Let us take a look at Saturday’s Bangalore card.  The Padmanabhan-Allan speeding train has steam left. Iceglow can win the first race giving the duo a natural hat trick.

In the third, Iron Will, a Padmanabhan trainee, makes his debut. A three year-old colt by Arazan, Iron Will is likely to be the public choice. Bred for speed, Iron Will can give David Allan his fourth winner in as many steers.

Cadillac Sky is in the third race. Her sire is Summer Bird. Owned by Dr K K Jayaraman and Vilasini Jayaraman, Summer Bird won the Belmont Stakes, the Travers at Saratoga and the Jockey Club Gold Cup at Belmont in 2009. He was second to Rachel Alexandra in Monmouth Park’s Haskell Invitational. Summer Bird’s final race was in the 2009 Breeders’ Cup Classic at Santa Anita. Zenyatta won and Summer Bird was fourth. Taken to Japan for the Japan Cup dirt, Summer Bird suffered an injury and did not race again. I am writing this because Summer Bird has a strong Indian connection.

Super Strong is the one to beat in the fourth. A winner last time out, Super Strong, faces a field lacking in depth. His form should carry the day. Suraj Narredu will ride.

Angel Dust is my pick in the sixth race, the Bangalore Oaks. An upset winner in the summer Bangalore Derby, Angel Dust flopped in Hyderabad and then ran second to Starlet in Bangalore in the 1000 Guineas. I do not know how to account for the Hyderabad race. There is no question that she has the best overall credentials. Trevor Patel will be on board.

In the seventh race, I like the chances of Shivalik Star. The Arjun Mangalorkar-trained Shivalik Star comes off a resolute win against most of his adversaries. The weight is eminently manageable. I am expecting a repeat victory for Shivalik Star.

Saturday, September 5, 2015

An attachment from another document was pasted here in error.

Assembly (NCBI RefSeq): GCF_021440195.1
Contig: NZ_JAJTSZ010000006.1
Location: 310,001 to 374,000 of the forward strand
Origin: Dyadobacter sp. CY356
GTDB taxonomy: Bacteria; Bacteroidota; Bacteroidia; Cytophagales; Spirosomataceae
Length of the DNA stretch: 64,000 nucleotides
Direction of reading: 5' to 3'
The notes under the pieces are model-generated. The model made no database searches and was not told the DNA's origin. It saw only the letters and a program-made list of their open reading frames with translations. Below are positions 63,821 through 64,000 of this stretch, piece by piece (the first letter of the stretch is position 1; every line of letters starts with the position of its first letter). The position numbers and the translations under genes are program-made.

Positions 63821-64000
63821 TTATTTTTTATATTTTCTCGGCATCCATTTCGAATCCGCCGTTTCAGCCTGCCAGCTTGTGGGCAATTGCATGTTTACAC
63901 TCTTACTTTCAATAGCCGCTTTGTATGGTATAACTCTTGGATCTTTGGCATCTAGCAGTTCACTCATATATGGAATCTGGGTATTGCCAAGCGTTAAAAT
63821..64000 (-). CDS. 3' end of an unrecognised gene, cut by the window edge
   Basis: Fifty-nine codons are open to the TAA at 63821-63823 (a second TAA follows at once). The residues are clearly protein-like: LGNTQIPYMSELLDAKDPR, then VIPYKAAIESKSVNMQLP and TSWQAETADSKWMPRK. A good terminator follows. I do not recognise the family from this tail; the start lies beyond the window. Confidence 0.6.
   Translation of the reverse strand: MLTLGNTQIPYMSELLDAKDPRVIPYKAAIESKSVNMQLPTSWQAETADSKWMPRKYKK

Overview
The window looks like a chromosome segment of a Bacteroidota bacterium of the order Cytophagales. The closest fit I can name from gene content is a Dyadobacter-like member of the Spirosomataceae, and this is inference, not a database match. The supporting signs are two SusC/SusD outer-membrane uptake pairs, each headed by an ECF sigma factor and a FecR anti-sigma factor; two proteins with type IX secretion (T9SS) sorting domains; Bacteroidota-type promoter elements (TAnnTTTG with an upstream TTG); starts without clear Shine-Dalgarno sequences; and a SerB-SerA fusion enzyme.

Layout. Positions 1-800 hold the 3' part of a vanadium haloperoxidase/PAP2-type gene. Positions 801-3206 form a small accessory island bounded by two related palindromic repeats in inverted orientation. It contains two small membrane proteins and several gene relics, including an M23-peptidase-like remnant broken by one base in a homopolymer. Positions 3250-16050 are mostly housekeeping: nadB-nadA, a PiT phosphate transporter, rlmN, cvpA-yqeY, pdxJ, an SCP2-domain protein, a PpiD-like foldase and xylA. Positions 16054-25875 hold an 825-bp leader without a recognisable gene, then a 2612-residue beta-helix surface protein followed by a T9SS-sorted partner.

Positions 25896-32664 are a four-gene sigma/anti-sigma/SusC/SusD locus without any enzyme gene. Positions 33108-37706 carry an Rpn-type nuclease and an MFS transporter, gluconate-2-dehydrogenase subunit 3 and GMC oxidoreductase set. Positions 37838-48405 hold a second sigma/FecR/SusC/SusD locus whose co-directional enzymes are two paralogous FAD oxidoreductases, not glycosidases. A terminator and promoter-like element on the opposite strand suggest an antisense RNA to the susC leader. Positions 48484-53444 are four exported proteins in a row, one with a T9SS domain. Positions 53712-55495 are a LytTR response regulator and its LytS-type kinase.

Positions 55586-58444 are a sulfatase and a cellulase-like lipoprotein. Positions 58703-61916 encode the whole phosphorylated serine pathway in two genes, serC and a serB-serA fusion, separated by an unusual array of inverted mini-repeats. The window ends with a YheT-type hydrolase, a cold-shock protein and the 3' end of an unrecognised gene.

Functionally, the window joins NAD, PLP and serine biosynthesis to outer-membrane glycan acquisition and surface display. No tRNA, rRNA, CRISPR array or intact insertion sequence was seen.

The Volkswagen Steering Column problem

This blog is about how I handled a car problem.


Here is the chronology of events. A Volkswagen Vento (petrol or gasoline model) was bought from Sundaram Motors in Chennai in April 2011. The original owner sold the car in 2013. I bought the car from a reputed used car dealer in December 2013.


In March 2015, we noticed a tightening of the steering wheel. An effort was needed to turn the steering. It began to stick. We took the car to Sundaram Motors for scheduled maintenance. We asked the Service Department to take a look at the problem. We were told that the steering was absolutely fine.


Move the clock forward. It is July 2015. We get drivers from the Top Four service in Chennai. I am not able to drive in Chennai. Driver after driver, without being asked, told us that there was a problem with the  steering. As the steering was turned, right or left, we could hear ‘tick tick tick.’ We feared  that the steering could pose a safety issue.


We found out that the battery was failing. A new battery was installed. Our car has an electro-magnetic steering.  My fond hope was that the new battery was what the doctor had ordered and that it would correct the steering. I was not lucky. The problem did not go away.